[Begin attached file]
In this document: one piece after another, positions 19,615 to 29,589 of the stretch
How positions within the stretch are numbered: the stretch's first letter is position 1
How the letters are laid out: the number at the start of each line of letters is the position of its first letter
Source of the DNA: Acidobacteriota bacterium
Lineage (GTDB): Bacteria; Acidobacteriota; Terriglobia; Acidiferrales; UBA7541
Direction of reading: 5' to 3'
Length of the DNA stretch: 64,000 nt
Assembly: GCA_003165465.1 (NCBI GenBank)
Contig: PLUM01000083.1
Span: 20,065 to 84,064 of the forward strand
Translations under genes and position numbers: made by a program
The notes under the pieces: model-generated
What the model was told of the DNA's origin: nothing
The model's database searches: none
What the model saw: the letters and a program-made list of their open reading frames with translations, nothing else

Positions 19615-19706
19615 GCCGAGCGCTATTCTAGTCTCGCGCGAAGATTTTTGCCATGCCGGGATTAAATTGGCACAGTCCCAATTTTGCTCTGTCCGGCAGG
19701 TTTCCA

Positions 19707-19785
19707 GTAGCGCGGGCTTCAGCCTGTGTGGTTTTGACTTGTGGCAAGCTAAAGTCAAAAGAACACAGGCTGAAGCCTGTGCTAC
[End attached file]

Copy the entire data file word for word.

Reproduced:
In this document: one piece after another, positions 19,615 to 29,589 of the stretch
How positions within the stretch are numbered: the stretch's first letter is position 1
How the letters are laid out: the number at the start of each line of letters is the position of its first letter
Source of the DNA: Acidobacteriota bacterium
Lineage (GTDB): Bacteria; Acidobacteriota; Terriglobia; Acidiferrales; UBA7541
Direction of reading: 5' to 3'
Length of the DNA stretch: 64,000 nt
Assembly: GCA_003165465.1 (NCBI GenBank)
Contig: PLUM01000083.1
Span: 20,065 to 84,064 of the forward strand
Translations under genes and position numbers: made by a program
The notes under the pieces: model-generated
What the model was told of the DNA's origin: nothing
The model's database searches: none
What the model saw: the letters and a program-made list of their open reading frames with translations, nothing else

Positions 19615-19706
19615 GCCGAGCGCTATTCTAGTCTCGCGCGAAGATTTTTGCCATGCCGGGATTAAATTGGCACAGTCCCAATTTTGCTCTGTCCGGCAGG
19701 TTTCCA

Positions 19707-19785
19707 GTAGCGCGGGCTTCAGCCTGTGTGGTTTTGACTTGTGGCAAGCTAAAGTCAAAAGAACACAGGCTGAAGCCTGTGCTAC